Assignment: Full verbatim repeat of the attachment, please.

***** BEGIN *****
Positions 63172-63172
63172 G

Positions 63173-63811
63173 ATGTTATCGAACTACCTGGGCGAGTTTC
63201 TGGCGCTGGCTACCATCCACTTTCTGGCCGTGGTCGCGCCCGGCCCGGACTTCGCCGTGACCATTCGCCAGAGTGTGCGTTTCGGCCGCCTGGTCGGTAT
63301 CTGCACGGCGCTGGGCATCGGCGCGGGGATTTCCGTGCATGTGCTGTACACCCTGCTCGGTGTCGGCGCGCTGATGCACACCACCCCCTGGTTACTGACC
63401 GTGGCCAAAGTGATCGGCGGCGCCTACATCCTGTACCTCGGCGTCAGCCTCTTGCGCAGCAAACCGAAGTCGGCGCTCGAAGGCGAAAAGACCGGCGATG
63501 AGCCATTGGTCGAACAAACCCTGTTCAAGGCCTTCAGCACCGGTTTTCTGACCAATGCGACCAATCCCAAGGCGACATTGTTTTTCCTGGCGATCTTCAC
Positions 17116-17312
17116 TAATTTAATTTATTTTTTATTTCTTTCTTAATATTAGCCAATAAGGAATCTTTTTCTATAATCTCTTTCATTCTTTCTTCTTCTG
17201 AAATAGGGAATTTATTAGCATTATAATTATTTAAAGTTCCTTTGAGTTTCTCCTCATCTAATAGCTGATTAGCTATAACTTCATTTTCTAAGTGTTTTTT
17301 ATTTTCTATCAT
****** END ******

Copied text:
Positions 63172-63172
63172 G

Positions 63173-63811
63173 ATGTTATCGAACTACCTGGGCGAGTTTC
63201 TGGCGCTGGCTACCATCCACTTTCTGGCCGTGGTCGCGCCCGGCCCGGACTTCGCCGTGACCATTCGCCAGAGTGTGCGTTTCGGCCGCCTGGTCGGTAT
63301 CTGCACGGCGCTGGGCATCGGCGCGGGGATTTCCGTGCATGTGCTGTACACCCTGCTCGGTGTCGGCGCGCTGATGCACACCACCCCCTGGTTACTGACC
63401 GTGGCCAAAGTGATCGGCGGCGCCTACATCCTGTACCTCGGCGTCAGCCTCTTGCGCAGCAAACCGAAGTCGGCGCTCGAAGGCGAAAAGACCGGCGATG
63501 AGCCATTGGTCGAACAAACCCTGTTCAAGGCCTTCAGCACCGGTTTTCTGACCAATGCGACCAATCCCAAGGCGACATTGTTTTTCCTGGCGATCTTCAC
Positions 17116-17312
17116 TAATTTAATTTATTTTTTATTTCTTTCTTAATATTAGCCAATAAGGAATCTTTTTCTATAATCTCTTTCATTCTTTCTTCTTCTG
17201 AAATAGGGAATTTATTAGCATTATAATTATTTAAAGTTCCTTTGAGTTTCTCCTCATCTAATAGCTGATTAGCTATAACTTCATTTTCTAAGTGTTTTTT
17301 ATTTTCTATCAT